Everything will be as it was before.
Before what?
Before she came.
I've told you, I've put her out of my mind.
Have you? Then why do you shleld her, and her wickedness?
What are you talking about, Mother?
The railway station.
I see.
Who told you? Was it Fanny or was it a servant?
Both.
I'm sure there's some perfectly simple explanation.
We speak plalnly in this house, John.
You accept that the man at the railway station is her lover?
Yes.
I didn't want to act on rumour,
but now I have the witness of your eyes, you saw her.
Why are you set to torture me?
Now I can go without the silghtest misgiving.
Go where?
I promised Mrs Hale as she lay dying,
I promised her, that when I had proof of her daughter's wickedness,
I'd confront her with it.
It was a sacred promise, John. It must be done.
She'll never bear it, Mother.
She'll have to bear it if I speak in her dead mother's name.
Yes, well, aye, of course, you must go.
Only don't tell me any more about it. I can't bear to hear of it.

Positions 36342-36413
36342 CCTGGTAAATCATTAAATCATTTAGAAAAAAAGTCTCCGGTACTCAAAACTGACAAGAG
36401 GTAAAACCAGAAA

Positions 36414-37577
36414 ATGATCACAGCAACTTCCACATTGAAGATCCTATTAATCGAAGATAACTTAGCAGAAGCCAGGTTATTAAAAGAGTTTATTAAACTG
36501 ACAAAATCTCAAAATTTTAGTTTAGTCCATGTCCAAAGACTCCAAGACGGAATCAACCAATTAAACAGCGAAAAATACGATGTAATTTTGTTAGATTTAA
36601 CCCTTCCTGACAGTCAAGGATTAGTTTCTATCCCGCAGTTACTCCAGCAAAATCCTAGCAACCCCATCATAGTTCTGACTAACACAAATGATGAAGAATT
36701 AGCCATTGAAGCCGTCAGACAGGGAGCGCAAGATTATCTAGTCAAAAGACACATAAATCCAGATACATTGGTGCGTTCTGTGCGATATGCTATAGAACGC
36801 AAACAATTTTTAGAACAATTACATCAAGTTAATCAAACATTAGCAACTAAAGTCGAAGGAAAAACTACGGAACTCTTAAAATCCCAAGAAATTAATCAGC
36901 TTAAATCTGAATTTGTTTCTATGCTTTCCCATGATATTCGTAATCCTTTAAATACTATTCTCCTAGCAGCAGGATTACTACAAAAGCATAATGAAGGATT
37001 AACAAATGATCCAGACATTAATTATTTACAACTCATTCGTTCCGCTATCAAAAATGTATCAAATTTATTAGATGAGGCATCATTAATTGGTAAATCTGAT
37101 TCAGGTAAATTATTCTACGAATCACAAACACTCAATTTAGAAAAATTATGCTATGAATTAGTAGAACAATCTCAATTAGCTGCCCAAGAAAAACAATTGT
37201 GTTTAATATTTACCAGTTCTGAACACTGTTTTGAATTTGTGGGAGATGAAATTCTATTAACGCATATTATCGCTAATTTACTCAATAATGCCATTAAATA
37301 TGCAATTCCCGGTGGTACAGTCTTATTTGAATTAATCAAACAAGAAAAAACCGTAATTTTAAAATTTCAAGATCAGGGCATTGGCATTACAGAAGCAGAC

Be gentle with her, Mother.
- Gentle? - Aye.
I didn't promise gentleness.
You have a visitor, miss.
- A visitor? - Mrs Thornton.
Well, show her in. Show her in, will you?
DIXON: Come this way, ma'am.
Mrs Thornton to see Miss Hale.
How kind of you to call, Mrs Thornton. Please be seated.
Thank you.
I prefer not.
Miss Hale, I have a duty to perform.
It's one I find highly distasteful, but it must be done.
Oh?
In the normal course of events, the way of life you've chosen
would be of no interest to me.
But I gave your mother a solemn promise.
Don't mistake me, it was a solemn promise to a dying woman,
who suspected and feared for her daughter's nature.
I beg your pardon?
Your mother wasn't blind.
She could see, as we all can,
your unhappy inclinations towards immodesty.
Mrs Thornton, how dare you!
I'm sure you're aware
of the degrading public spectacle you're making of yourself.
I see.
I was seen on a railway station late at night,
my arms around a gentleman.
You confess it.
Can you think of no other circumstance,
knowing the harm you're dolng to a woman's character?
Can you not concelve of another explanation?
It is for you to justify yourself to me.
Oh, no, Mrs Thornton, you are wrong!
When innocence must justify itself,
then soclety becomes the slave of the evil-minded.
You are the accuser, Mrs Thornton. I hope you are sure of your grounds.
For I need not, nor will not justify myself.
Have you anything more to say?
No.
Then you must allow me to leave you.
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Север и юг (1975) ч3 (North & South)

4968 Folder Collection
smileyayu published on November 15, 2014